Quotes from “The Shack”

{On March 5, I posted an article on my regular blogsite about “The Shack” (see here). I noted the following quotes when I read the book again just before seeing the movie by the same name which was released on March 3.}

William Paul Young, The Shack (2007), 250 pp. (This is the paperback by Windblown Media.)

Much of the book is a response to Missy’s question about “how come [God’s] so mean” (33).

Chapter 5 begins, “There are times when you choose to believe something that would normally be considered absolutely irrational. It doesn’t mean that it is actually irrational, but is surely is not rational. Perhaps there is suprarationality: reason beyond the normal definitions of fact or data-based logic; something that makes sense only if you can see a bigger picture of reality. Maybe that is where faith fits in” (69).

Mack meets Elousia (“Papa”), Jesus (Yeshua), and Sarayu (the Hindi word that means the same as ruach, the Hebrew word for wind/air/spirit/Spirit). Mack asks which one of them is God. “‘I am,’ said all three in unison” (89).

When Mack first talks with Elousia about Missy, she said, “I want to heal the wound that has grown inside you and between us.” And then, “Life takes a bit of time and a lot of relationship” (94). The importance of relationships is stressed a lot in this sixth chapter.

In some ways the book is quite Jesus-centered. Elousia tells Mack that “the truth shall set you free and the truth has a name; he’s over in the woodshop right now covered in sawdust. Everything is about him. And freedom is a process that happens inside a relationship with him” (97).

Elousia tells Mack, “I am far more . . . above and beyond all that you can ask or think” (100). A little later, “To begin with, that you can’t grasp the wonder of my nature is rather a good thing. Who wants to worship a God who can be fully comprehended, eh?” (103).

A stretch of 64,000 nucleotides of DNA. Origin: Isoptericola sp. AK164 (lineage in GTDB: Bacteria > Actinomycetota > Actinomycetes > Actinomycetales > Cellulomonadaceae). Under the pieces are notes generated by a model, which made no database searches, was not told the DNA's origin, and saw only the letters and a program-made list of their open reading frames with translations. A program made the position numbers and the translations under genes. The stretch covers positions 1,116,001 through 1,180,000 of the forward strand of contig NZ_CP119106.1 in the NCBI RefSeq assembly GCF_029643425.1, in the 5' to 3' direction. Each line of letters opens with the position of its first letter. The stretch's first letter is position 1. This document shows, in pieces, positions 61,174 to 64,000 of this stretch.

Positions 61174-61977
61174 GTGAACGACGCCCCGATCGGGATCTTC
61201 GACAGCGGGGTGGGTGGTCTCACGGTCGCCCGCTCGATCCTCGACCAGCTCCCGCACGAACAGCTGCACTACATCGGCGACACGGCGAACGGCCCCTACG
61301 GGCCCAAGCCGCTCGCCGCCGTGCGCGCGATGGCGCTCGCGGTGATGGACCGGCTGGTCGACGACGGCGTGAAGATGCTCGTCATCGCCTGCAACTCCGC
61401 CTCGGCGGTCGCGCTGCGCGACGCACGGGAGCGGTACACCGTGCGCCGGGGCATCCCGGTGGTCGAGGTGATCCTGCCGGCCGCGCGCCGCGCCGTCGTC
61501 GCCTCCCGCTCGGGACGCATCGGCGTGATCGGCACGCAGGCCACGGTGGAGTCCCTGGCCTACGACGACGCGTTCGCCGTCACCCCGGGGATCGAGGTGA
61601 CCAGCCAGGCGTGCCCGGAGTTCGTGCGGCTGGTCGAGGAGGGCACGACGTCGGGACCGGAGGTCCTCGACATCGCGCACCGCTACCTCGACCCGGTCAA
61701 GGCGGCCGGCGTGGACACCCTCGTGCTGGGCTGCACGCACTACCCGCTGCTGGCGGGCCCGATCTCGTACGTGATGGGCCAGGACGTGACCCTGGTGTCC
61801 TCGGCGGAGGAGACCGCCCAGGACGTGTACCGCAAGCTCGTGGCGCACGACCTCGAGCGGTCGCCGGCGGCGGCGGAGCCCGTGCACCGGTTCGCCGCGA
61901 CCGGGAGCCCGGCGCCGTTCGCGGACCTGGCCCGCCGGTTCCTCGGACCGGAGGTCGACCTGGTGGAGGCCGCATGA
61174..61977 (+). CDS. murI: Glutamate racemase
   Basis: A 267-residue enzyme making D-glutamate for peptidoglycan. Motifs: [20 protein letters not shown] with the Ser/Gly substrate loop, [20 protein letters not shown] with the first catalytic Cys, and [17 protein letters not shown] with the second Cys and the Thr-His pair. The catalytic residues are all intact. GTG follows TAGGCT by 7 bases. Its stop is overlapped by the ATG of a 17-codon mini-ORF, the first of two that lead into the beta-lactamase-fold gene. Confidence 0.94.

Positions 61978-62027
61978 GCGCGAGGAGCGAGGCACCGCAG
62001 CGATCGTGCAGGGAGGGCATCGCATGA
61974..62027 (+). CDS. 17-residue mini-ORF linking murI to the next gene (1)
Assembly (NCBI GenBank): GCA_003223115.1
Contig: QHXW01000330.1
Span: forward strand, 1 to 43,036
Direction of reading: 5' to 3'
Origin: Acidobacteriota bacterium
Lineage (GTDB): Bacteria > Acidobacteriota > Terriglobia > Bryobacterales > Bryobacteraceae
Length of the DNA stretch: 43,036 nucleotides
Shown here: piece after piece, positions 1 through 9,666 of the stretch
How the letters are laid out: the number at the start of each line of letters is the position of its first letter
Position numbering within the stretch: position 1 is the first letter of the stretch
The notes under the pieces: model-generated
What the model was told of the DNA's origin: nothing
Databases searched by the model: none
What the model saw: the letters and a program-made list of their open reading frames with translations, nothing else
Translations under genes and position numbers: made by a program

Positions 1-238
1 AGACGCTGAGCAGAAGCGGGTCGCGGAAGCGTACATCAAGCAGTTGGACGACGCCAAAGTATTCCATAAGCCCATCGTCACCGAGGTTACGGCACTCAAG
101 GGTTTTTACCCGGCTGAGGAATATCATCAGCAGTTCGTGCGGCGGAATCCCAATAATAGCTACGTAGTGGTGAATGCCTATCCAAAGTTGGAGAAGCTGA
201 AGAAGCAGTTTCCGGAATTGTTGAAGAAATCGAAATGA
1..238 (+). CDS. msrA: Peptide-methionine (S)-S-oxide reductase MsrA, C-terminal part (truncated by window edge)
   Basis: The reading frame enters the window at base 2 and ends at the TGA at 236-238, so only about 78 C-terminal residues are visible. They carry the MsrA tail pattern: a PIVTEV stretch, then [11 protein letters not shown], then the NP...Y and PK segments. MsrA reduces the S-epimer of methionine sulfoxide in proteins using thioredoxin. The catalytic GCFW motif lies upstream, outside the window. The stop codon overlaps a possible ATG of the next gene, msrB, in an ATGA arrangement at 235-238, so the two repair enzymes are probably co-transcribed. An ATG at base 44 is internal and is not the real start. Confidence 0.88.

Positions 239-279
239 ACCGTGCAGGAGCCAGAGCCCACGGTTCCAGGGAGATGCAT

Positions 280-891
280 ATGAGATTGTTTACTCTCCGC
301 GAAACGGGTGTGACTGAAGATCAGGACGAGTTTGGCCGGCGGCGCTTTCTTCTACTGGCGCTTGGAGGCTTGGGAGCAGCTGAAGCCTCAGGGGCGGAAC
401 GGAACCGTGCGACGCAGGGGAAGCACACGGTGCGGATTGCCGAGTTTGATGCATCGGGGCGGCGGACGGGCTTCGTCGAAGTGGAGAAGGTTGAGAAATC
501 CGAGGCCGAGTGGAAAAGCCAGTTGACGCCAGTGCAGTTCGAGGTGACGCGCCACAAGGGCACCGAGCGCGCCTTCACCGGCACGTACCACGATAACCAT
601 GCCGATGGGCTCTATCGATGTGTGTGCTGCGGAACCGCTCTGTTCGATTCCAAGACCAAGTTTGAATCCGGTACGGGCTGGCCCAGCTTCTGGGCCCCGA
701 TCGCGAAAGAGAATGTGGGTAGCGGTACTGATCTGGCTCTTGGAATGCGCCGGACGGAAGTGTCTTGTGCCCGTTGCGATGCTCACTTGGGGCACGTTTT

The Incarnation is presented on page 101: “When we three spoke ourselves into human existence as the Son of God, we became fully human. We also chose to embrace all the limitations this entailed.” And then, “Jesus is fully human. Although he is also fully God he has never drawn upon his nature as God to do anything. He has only lived out of his relationship with me, living in the very same manner that I desire to be in relationship with every human [p] being.”

Then Elousia talks about Sarayu: “She is creativity; she is action; she is the breathing of life; she is much more. She is my Spirit” (112).

In the eighth chapter, Elousia explains to Mack, “I don’t need to punish people for sin. Sin is its own punishment, devouring you from the inside. It’s not my purpose to punish it; it’s my joy to cure it” (122).

Elousia also talks about human freedom, and she says to Mack, “But your choices are also not stronger than my purposes, and I will use every choice you make for the ultimate good and the most loving outcome” (127).

Chapter 11 is a pivotal one, and a type of universalism is presented in it. Mack is brought before a “judge” [and I was not clear who she was or represented, but in the next chapter she is identified as Sophia, “the personification of Papa’s wisdom” (173)]. She says to Mack, “You believe [God] will condemn most to an eternity of torment, away from his presence and apart from his love. Is that not true?” (164). Mack agrees that it is—and then she goes on to emphasize how God loves all his children just like Mack loves each of his children. She says, “You have judged them [his children] to be worthy of love, even if it costs you everything. That is how Jesus loves” (165). Shortly after that she says, “Nothing is as it should be, as Papa desires it to be, and as it will be one day.”

There is a definite “other-worldly” emphasis. Near the end of the eleventh chapter, Mack gets to see Missy in the “afterlife,” although she cannot see him. The judge says to Mack, “This life is only the anteroom of a greater reality to come. No one reaches their potential in your world. It’s only preparation for what Papa had in mind all along” (169).

Jesus says to Mack, “I’m not too big on religion, and not very fond of politics or economics either. . . . What mental turmoil and anxiety does any human face that is not related to one of those three?” (181).